The Castle on Haunted Hill

On the date in 1977 we lost one of the greats because that’s when William Castle passed away. He dropped out of school at the age of 15 and never looked back. In the late 50’s through the 60’s he had a major run of some of the best B Movies elevated by his unique brand of marketing.

The first movie he financed, by mortgaging his house,  in 1958 was “Macabre” which was a suspense thriller inspired by Henri-Georges Clouzot game changing film “Les Diaboliques.” It was with “Macarbe” that Castle’s reputation as an innovator of B film marketing began because he took out a $1000 life insurance policy from Loyd’s of London in case any one died of fright at the cinema and he had a nurse and a hearse at each screening. “Macabre” was a success.

He quickly followed up with two Vincent Price classic vehicles “House on Haunted Hill
with a human skeleton that warped my young mind and “The Tingler” which used buzzers attached to theater seats that would buzz when the monster would break the fourth wall and crawl off the screen into the audience. Buzzers would be activated. People would scream.

William Castle

Other films of note were “13 Ghosts,” “Homicidal,” “Mr. Sardonicus” and the wild Joan Crawford film “Strait-Jacket” where she seemingly runs amok with an axe.

Wanting to elevate his game and make something on a scale larger than B, he once again mortgaged his house and produced one of the best horror films of all time, 1969’s “Rosemary’s Baby.”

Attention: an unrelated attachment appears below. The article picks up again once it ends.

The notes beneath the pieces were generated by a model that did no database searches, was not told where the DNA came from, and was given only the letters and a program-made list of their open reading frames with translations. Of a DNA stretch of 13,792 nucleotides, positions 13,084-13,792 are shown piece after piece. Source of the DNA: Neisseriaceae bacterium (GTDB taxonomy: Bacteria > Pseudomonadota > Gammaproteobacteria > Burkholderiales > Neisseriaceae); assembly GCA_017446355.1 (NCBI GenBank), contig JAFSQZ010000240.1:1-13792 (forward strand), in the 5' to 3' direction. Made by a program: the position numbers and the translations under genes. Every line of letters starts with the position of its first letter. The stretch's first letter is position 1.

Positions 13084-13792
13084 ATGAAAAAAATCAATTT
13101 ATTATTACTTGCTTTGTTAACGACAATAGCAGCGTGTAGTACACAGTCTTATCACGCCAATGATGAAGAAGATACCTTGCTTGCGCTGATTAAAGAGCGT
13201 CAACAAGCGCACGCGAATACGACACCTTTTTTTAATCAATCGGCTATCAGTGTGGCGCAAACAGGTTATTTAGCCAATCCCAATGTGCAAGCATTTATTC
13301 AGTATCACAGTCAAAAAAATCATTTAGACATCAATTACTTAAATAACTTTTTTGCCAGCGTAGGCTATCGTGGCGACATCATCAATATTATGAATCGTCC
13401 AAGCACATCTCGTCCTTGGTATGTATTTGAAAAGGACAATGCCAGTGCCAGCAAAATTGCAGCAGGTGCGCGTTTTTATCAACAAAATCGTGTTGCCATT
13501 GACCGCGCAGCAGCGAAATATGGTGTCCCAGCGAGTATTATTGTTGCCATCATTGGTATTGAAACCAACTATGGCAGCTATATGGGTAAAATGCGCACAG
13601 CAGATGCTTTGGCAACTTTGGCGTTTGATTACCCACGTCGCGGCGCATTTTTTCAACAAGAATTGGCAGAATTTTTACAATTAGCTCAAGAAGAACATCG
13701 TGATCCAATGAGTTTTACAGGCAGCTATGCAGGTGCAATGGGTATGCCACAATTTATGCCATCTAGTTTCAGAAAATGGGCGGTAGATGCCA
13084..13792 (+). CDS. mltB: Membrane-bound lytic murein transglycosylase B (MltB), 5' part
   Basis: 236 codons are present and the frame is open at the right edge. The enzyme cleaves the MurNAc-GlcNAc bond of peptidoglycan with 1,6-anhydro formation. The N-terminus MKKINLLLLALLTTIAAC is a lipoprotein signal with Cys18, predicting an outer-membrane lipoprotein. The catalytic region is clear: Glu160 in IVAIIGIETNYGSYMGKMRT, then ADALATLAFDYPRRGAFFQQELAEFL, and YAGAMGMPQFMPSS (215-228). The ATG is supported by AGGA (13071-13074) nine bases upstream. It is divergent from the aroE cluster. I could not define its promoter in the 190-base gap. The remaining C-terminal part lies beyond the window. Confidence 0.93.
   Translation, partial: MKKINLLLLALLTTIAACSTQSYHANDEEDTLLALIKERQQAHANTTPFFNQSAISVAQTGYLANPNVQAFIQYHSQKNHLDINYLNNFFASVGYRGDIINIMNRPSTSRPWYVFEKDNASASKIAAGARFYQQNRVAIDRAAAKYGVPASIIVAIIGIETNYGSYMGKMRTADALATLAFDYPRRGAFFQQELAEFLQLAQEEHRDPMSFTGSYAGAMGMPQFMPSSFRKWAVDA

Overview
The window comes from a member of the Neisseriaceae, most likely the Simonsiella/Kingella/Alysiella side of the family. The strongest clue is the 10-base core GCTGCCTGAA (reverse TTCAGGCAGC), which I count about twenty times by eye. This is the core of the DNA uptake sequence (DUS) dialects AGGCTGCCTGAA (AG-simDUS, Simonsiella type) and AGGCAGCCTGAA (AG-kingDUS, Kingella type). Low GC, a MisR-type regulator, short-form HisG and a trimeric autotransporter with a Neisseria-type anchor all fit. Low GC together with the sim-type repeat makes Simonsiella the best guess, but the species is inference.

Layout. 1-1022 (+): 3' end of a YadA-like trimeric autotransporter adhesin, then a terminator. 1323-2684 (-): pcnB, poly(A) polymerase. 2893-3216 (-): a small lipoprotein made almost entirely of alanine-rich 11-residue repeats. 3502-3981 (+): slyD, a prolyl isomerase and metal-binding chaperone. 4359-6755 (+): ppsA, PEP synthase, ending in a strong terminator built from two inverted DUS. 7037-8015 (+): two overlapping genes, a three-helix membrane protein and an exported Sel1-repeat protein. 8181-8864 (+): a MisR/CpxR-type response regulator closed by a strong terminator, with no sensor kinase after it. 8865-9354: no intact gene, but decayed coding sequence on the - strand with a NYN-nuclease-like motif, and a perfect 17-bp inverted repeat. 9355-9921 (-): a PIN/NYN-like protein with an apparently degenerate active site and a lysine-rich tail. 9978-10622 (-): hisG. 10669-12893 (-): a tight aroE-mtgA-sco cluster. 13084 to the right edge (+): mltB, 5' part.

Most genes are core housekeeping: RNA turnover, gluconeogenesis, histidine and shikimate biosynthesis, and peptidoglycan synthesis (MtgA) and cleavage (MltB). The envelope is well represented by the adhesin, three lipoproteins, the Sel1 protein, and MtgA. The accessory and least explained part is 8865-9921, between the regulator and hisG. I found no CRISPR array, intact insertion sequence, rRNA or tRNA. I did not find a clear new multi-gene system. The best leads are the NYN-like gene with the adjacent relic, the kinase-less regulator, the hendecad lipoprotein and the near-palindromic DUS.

Although he passed away in 1977, he has a blog where you can still follow him. One of his recent blogs was about his Twitter account, yep he has that too.

He said “Some people on twitter don’t believe that this is MY account. I believe in ghosts, do you?”

Forever the showman.  Literally.

Advertisements

About skipshea

Horror Filmmaker and Fan skipshea.com
This entry was posted in Horror Blog and tagged , , , , , . Bookmark the permalink.

One Response to The Castle on Haunted Hill

  1. Che! says:

    Haunted Castle!

Leave a Reply

Fill in your details below or click an icon to log in:

WordPress.com Logo

You are commenting using your WordPress.com account. Log Out / Change )

Twitter picture

You are commenting using your Twitter account. Log Out / Change )

Facebook photo

You are commenting using your Facebook account. Log Out / Change )

Google+ photo

You are commenting using your Google+ account. Log Out / Change )

Connecting to %s